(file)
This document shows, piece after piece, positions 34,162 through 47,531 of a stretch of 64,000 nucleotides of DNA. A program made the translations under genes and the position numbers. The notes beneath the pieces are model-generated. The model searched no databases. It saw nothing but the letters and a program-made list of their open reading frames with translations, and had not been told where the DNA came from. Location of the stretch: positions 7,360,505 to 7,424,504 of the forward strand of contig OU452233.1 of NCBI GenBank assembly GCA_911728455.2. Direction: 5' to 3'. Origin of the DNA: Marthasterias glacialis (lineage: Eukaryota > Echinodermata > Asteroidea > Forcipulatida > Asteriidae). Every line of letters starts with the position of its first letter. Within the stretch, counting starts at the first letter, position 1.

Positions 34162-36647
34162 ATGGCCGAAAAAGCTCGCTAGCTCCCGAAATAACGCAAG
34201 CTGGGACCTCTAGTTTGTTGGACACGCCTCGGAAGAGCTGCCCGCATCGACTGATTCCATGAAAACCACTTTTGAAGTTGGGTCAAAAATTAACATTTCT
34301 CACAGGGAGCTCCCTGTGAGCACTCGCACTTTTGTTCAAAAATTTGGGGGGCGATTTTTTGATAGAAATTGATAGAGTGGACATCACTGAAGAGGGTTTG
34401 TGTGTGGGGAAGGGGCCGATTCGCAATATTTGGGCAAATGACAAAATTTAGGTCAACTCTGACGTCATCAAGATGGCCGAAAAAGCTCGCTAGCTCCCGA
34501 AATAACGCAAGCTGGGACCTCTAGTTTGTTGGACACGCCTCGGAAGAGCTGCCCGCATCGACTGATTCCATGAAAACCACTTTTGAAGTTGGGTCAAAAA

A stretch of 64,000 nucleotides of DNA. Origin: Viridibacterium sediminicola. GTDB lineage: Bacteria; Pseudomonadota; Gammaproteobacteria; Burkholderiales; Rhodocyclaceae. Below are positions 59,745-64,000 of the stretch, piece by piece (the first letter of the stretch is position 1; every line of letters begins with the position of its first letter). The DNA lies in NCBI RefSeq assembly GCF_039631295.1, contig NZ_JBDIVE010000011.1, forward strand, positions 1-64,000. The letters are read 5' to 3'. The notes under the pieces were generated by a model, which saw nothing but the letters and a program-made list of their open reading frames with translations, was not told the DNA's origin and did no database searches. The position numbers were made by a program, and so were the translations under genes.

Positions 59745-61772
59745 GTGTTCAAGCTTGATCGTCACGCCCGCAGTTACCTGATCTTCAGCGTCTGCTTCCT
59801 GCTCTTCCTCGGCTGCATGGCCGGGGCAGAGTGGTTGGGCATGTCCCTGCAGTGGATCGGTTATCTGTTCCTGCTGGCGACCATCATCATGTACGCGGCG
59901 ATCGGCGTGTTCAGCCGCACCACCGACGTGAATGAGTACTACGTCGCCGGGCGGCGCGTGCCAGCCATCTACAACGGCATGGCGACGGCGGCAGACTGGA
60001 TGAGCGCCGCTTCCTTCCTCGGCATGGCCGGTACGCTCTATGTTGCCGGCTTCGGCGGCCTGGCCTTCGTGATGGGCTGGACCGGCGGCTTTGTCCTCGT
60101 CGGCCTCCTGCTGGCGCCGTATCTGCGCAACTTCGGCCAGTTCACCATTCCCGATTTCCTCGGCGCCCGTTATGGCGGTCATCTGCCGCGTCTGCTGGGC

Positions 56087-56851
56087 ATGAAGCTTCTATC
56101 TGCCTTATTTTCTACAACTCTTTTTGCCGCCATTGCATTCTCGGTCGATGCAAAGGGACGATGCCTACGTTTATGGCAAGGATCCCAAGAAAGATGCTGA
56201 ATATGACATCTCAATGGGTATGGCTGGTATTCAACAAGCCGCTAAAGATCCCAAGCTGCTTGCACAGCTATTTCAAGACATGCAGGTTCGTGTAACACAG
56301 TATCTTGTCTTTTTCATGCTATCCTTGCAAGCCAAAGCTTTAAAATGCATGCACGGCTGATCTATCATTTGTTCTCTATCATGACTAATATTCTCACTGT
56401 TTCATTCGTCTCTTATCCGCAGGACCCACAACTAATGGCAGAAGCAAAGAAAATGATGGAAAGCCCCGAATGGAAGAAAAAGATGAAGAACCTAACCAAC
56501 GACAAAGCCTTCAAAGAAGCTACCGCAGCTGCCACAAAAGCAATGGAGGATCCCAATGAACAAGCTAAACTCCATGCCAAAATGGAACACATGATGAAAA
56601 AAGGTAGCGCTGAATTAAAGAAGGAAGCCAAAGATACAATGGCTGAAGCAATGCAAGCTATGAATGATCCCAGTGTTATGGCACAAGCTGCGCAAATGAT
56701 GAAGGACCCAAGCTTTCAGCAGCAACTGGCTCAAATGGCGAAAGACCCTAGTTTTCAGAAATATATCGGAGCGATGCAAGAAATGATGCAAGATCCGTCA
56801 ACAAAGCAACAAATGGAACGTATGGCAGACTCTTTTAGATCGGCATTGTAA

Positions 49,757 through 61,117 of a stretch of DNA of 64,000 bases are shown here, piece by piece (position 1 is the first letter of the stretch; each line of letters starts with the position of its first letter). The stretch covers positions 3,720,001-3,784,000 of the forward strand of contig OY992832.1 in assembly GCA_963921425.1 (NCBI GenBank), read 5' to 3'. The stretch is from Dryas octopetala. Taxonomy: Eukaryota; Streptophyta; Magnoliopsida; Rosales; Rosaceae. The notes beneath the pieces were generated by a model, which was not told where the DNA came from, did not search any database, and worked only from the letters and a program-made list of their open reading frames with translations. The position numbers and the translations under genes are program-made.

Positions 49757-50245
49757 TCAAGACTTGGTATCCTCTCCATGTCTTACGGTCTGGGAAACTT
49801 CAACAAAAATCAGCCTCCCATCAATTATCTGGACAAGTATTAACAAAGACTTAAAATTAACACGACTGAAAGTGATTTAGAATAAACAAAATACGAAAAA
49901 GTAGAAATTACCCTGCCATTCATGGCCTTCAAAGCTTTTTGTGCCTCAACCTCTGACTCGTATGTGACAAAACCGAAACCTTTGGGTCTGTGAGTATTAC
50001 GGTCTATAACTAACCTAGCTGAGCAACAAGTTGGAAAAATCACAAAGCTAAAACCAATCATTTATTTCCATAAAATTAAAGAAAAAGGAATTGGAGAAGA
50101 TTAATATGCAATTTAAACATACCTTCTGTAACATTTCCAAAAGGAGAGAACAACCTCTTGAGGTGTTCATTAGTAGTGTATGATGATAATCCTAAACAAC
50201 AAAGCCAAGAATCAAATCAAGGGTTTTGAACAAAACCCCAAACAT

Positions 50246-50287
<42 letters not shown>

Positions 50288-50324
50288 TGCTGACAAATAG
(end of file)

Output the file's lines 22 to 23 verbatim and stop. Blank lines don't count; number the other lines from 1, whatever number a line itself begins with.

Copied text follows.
56601 AAGGTAGCGCTGAATTAAAGAAGGAAGCCAAAGATACAATGGCTGAAGCAATGCAAGCTATGAATGATCCCAGTGTTATGGCACAAGCTGCGCAAATGAT
56701 GAAGGACCCAAGCTTTCAGCAGCAACTGGCTCAAATGGCGAAAGACCCTAGTTTTCAGAAATATATCGGAGCGATGCAAGAAATGATGCAAGATCCGTCA